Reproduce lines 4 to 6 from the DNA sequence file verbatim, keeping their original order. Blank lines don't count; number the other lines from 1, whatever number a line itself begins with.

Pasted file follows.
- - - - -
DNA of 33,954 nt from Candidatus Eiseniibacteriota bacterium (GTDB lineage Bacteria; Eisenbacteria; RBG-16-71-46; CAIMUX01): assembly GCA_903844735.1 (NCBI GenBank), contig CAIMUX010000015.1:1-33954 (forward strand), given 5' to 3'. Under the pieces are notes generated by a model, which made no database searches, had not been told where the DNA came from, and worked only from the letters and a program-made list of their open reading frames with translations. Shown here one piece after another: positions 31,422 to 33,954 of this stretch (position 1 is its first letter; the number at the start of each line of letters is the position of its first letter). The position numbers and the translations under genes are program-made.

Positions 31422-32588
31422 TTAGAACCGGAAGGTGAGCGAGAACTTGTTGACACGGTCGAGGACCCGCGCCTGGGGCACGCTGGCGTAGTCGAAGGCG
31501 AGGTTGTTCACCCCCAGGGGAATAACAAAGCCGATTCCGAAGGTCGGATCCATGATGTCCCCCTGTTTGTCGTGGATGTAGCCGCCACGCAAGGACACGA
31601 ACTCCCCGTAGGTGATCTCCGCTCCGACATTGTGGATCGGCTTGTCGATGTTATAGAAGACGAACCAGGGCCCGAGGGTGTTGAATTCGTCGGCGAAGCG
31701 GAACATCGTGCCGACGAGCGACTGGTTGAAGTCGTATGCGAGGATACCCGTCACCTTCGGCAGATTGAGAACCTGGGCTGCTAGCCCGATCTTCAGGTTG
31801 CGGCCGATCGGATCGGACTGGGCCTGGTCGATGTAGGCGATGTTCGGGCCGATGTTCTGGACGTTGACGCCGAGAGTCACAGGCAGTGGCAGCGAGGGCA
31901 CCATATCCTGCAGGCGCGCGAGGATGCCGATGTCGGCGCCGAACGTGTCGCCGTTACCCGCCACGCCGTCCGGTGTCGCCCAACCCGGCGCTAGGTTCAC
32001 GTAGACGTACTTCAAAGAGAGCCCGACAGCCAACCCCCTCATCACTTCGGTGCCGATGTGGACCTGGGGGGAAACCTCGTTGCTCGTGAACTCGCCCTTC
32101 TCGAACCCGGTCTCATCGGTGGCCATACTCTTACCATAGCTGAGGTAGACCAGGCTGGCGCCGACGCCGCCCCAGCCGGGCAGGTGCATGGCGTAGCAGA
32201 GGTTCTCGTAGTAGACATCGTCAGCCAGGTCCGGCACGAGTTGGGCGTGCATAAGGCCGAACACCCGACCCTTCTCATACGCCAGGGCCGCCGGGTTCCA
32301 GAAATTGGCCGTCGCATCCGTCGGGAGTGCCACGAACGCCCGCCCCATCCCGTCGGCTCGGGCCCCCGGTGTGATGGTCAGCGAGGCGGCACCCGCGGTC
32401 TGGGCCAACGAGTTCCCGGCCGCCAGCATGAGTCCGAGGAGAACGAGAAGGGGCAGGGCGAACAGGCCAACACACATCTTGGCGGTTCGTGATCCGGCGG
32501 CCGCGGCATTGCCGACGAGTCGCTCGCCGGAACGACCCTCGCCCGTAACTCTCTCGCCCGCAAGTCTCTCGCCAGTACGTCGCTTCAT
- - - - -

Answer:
31501 AGGTTGTTCACCCCCAGGGGAATAACAAAGCCGATTCCGAAGGTCGGATCCATGATGTCCCCCTGTTTGTCGTGGATGTAGCCGCCACGCAAGGACACGA
31601 ACTCCCCGTAGGTGATCTCCGCTCCGACATTGTGGATCGGCTTGTCGATGTTATAGAAGACGAACCAGGGCCCGAGGGTGTTGAATTCGTCGGCGAAGCG
31701 GAACATCGTGCCGACGAGCGACTGGTTGAAGTCGTATGCGAGGATACCCGTCACCTTCGGCAGATTGAGAACCTGGGCTGCTAGCCCGATCTTCAGGTTG